<p>Here, we see that I had set the actual lightness range to $10 < L < 70$. After I clicked the preprocess button to perform the chroma cut and lightness remapping, we also see that the lightness histogram is acceptably in the target range for Solarized Dark. Finally, I clicked the transform button to perform the shift and rotate, yielding me the new background.</p>
<figure>
<img src="/images/2023-6-2-figure7.png" alt="Demo transform" />
</figure>
<p>In the absence of data to base this process on, we were still successful in finding a way to align backgrounds to the Solarized base palette while also adding a bit of color to it. To do so, we chose sensible and geometric operations in CIELAB space, and we satisfied some constraints by inverting those operations to find the conditions to do so. Though this method works generally, I’ll add that there are places where change might be interesting, perhaps on the matter of defining a new style that works generally or reshaping the distribution of lightnesses. But in any case, though what I did wasn’t exactly tipping over the spinning top, I can have the wonderful colors of the Carina Cliffs back now!</p>Kenny Pengknypng44@gmail.comA couple of months back, I wrote “Recoloring backgrounds to align with the Solarized Dark base palette”, and when I wrote that I wasn’t expecting to do a second part. At the time, because I had just encountered the Solarized palette, I didn’t even begin to fathom how you could add colors to the backgrounds. Still, even then I could imagine what it would look like, and shortly after I wrote that article I started to go down what seemed like the right path. I found myself making a 3D scatter plot of the entire Solarized palette as CIELAB values, and it looked to me like a spinning top in the middle of falling over.Detecting motion in RPLIDAR data using optical flow2023-05-26T00:00:00+00:002023-05-26T00:00:00+00:00http://kenny-peng.com/2023/05/26/rplidar_motion<p>Over a week, I happened to hack together an interesting procedure that ended up being an important part of the senior capstone project I was contributing to. The objective of this procedure: if it moves…</p>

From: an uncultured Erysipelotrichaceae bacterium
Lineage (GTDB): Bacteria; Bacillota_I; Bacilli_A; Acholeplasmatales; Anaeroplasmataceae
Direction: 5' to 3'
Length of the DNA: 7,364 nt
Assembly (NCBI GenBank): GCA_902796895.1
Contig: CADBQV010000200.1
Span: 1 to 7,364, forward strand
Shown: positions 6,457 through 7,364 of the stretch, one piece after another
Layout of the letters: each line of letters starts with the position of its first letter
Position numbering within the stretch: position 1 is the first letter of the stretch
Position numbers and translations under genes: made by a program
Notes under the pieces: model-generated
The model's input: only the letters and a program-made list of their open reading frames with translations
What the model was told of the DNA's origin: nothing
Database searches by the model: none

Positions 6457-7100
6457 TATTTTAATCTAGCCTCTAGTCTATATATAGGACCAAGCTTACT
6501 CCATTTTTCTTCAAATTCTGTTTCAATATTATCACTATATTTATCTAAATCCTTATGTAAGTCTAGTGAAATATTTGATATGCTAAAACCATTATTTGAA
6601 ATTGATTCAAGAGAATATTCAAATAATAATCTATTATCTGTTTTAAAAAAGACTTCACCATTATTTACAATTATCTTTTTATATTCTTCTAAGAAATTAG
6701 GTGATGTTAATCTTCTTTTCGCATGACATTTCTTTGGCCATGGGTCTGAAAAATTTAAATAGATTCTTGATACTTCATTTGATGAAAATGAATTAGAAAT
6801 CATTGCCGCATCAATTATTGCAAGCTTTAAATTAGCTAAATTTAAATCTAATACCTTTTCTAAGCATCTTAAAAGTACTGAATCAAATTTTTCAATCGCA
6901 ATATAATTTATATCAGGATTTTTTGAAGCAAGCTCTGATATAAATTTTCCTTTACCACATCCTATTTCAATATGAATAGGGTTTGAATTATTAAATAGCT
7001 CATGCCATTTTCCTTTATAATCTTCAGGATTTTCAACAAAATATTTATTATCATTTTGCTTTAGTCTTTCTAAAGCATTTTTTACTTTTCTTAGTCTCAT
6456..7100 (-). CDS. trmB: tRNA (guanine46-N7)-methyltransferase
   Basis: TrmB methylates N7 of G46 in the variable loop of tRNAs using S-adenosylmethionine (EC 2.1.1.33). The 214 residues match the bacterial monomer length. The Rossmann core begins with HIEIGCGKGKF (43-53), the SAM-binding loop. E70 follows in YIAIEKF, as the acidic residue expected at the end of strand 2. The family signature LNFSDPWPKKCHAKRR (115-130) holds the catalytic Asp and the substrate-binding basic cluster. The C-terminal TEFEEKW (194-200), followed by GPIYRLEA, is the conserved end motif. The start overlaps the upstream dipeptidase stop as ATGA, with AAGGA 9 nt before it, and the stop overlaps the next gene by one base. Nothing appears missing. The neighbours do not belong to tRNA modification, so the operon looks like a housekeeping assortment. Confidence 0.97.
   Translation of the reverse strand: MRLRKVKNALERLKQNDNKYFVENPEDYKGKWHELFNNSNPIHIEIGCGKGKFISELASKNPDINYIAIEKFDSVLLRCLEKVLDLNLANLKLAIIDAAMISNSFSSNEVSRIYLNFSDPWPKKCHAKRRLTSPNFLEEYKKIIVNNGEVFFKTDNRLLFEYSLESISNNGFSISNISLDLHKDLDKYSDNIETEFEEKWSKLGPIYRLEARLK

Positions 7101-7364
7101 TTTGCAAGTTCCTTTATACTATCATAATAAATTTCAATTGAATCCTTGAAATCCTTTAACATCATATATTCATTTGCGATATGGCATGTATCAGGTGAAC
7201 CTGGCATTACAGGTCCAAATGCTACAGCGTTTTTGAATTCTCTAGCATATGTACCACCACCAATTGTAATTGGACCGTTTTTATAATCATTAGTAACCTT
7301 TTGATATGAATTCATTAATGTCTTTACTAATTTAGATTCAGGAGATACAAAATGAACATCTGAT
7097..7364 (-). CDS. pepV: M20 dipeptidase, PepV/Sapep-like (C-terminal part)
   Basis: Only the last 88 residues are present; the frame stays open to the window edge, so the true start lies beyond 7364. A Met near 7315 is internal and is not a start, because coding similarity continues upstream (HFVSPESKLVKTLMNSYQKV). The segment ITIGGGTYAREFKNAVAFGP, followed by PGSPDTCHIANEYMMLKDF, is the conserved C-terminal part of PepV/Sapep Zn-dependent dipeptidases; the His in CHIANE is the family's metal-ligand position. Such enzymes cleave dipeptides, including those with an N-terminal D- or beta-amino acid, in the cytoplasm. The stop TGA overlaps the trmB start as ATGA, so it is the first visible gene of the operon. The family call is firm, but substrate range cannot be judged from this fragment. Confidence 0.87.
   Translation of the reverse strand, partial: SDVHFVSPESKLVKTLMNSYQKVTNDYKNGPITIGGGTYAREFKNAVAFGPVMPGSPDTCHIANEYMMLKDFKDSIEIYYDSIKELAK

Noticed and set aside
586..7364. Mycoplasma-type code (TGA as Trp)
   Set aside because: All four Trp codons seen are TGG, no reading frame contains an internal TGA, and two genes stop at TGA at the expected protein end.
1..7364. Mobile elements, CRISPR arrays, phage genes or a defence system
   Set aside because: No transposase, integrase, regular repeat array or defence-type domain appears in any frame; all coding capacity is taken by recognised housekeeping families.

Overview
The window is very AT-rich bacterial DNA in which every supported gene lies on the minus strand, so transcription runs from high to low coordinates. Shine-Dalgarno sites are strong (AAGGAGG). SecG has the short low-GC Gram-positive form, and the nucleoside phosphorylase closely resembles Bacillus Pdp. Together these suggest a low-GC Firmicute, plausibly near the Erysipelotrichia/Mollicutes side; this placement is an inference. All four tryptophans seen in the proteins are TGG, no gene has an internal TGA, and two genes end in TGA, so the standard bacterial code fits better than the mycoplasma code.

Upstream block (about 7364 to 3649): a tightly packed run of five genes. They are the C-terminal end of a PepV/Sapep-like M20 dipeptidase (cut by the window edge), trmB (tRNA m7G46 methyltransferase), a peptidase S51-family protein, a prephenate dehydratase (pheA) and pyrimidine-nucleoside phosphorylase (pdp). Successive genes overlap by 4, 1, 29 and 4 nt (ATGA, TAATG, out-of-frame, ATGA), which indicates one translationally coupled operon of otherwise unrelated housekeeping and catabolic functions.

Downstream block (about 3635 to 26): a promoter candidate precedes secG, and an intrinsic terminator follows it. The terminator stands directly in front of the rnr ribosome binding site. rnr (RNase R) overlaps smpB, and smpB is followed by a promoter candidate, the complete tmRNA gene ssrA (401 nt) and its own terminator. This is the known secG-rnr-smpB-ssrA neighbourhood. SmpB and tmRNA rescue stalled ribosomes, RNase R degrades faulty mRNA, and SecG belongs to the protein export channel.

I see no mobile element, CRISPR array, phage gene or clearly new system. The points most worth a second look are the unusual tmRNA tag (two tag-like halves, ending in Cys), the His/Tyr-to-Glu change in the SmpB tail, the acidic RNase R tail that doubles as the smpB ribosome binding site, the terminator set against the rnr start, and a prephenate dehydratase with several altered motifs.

<figure>
<img src="/images/2023-5-26-figure1.gif" alt="tracking of three moving people in a room anim" />
<figcaption>Context: three people in moving a room</figcaption>
</figure>
<p>…detect it! The sensor involved here is the RPLIDAR, a low-cost “laser range scanner” that yields distances from itself at all angles. The principle behind the procedure is <a href="https://en.wikipedia.org/wiki/Optical_flow">“optical flow”</a>, a whole class of techniques for inferring the velocity of an object in a video by looking from frame to frame. The specific technique I used is a classic called the “Lucas-Kanade method”. It turned out that the same reasoning that constructs it (and optical flow more generally) also works with the data taken from the RPLIDAR.</p>